As Americans gear up to celebrate Labor Day with outdoor gatherings, barbecues, and picnics, everyone should prioritize food safety to avoid the risk of foodborne illnesses. Labor Day is an ideal time for friends and families to come together, but improper food handling can quickly turn festivities into a health hazard.

Cooling and packing food 

One common oversight is improper cooling of freshly cooked food. Failing to cool cooked dishes promptly can lead to rapid bacterial growth. After cooking, it’s crucial to cool food quickly and store it in shallow containers for immediate refrigeration or transportation.

Washing fruits and vegetables 

Washing fruits and vegetables before cutting is essential to prevent the transfer of bacteria from the peel or rind to the flesh. After washing, store cut produce in waterproof containers or plastic wrap to ensure it cools properly before being placed in picnic coolers.

Click to enlarge. Courtesy of the USDA

Cooler location

 To maintain food safety, the placement of coolers is vital. It’s advisable to keep coolers in the passenger area of a vehicle instead of the trunk, where temperatures tend to be higher. Once at the picnic site, place the cooler in the shade and cover it with a blanket, keeping it closed until it’s time to eat.

Keep cold foods cold, hot foods hot

Cold foods should remain cold, while hot foods must stay hot to prevent bacteria and pathogens from multiplying. Ice packs and frozen gel packs are essential additions to coolers, and insulated containers with boiling water can keep foods hot until serving.

Handling food and handwashing 

Thorough handwashing is crucial when handling food, especially as multiple hands are involved in preparing and serving dishes. In the absence of running water, hand sanitizers and paper towels can be used, though they are not as effective. Utensils and dishes should be plentiful to prevent cross-contamination, especially when preparing meats like poultry, fish, and beef.

Proper grilling

Grilling is a popular Labor Day activity, but it also poses food safety challenges. The USDA recommends three key steps for safe grilling:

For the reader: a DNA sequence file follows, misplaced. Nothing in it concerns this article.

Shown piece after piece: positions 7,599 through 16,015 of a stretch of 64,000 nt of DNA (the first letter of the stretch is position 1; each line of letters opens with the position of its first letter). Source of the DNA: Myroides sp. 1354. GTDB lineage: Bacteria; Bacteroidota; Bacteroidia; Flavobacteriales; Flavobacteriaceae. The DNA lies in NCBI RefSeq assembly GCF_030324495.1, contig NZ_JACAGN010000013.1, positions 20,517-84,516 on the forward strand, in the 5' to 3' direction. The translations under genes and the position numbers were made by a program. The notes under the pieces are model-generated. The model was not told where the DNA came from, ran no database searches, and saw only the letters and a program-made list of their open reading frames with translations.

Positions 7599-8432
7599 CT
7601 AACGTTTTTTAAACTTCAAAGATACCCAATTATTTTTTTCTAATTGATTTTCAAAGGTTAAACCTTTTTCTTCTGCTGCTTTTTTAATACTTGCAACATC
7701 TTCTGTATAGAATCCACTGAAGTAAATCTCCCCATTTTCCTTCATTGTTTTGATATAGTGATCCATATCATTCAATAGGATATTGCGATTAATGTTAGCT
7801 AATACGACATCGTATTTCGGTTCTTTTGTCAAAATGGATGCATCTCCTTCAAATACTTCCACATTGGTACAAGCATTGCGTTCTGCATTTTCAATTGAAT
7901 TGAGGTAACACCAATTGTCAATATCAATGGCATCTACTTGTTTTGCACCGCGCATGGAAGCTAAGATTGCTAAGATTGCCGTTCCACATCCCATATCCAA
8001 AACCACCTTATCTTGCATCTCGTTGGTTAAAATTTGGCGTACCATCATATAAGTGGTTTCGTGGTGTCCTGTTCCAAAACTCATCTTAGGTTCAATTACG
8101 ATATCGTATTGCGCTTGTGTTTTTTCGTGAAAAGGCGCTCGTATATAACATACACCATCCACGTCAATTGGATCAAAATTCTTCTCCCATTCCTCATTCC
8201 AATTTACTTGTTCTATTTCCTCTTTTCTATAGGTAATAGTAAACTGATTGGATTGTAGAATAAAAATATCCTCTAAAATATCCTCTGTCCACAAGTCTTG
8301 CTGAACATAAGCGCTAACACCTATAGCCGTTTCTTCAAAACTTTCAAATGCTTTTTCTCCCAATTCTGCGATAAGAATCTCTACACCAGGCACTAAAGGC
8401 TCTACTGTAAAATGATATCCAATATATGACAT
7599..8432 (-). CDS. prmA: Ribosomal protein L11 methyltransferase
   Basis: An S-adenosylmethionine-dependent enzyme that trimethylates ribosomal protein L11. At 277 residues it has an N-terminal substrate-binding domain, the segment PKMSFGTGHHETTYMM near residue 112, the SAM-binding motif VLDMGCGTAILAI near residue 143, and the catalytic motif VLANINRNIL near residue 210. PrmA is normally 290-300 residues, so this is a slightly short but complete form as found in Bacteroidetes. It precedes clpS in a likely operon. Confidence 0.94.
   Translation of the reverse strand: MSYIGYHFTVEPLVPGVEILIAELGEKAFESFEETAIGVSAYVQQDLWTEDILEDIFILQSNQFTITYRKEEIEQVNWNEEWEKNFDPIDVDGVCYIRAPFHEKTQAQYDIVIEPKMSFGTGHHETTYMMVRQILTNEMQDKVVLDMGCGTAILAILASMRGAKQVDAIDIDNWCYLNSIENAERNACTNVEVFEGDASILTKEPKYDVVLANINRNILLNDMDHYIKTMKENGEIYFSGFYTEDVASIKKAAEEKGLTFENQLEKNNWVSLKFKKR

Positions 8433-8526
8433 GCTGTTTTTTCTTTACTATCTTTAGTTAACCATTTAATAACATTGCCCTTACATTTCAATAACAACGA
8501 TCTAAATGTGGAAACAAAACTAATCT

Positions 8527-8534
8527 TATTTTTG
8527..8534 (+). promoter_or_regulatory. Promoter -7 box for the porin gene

• Place the Thermometer: Insert a thermometer into the thickest part of the meat to check its internal temperature.
  • Read the Temperature: Wait for an accurate reading, following USDA guidelines for safe temperatures.
  • Off the Grill: Remove meat and poultry from the grill once they reach their safe minimum internal temperatures, avoiding contact with raw meat or poultry.

Handling Leftovers To ensure food safety with leftovers, remember the two-hour rule: perishable items should be refrigerated within two hours (or one hour in temperatures above 90°F) to prevent bacterial growth. Use small, shallow containers for quicker cooling and freeze or consume leftovers within four days.

Reheating When reheating, cover and rotate food for even heating, especially in the microwave. Reheat sauces, soups, and gravies to a rolling boil. Slow cookers should not be used for reheating. Leftovers are safe to eat when they reach an internal temperature of 165°F.

Traveling food safety tips

For those hitting the road this Labor Day, the USDA offers the following tips to ensure food safety while traveling:

  • Pack perishable foods directly from the refrigerator or freezer into the cooler.
  • Use an appliance thermometer in the cooler to maintain temperatures at or below 40°F.
  • Keep raw meats and poultry separate from cooked or raw foods meant to be consumed without further cooking.
  • Consider using two coolers for immediate needs and perishable items.
  • Choose bottled or canned drinks when camping, as untreated water from streams and rivers can be unsafe.
  • Prioritize hand hygiene with hand sanitizers containing at least 60 percent alcohol.
  • Think about purchasing shelf-stable food options to guarantee food safety on the go.
  • While at the beach, partially bury the cooler in the sand, cover it with blankets, and use a beach umbrella for shade.
  • Avoid consuming food that has been sitting out for more than two hours (or one hour in temperatures above 90°F).

By following these food safety guidelines, Americans can ensure a healthy and enjoyable Labor Day celebration, free from the risks of foodborne illnesses. 

For additional food safety inquiries, individuals can contact the USDA Meat and Poultry Hotline at 888-MPHotline (888-674-6854) or chat live at from 10 a.m. to 6 p.m. EDT Monday through Friday.

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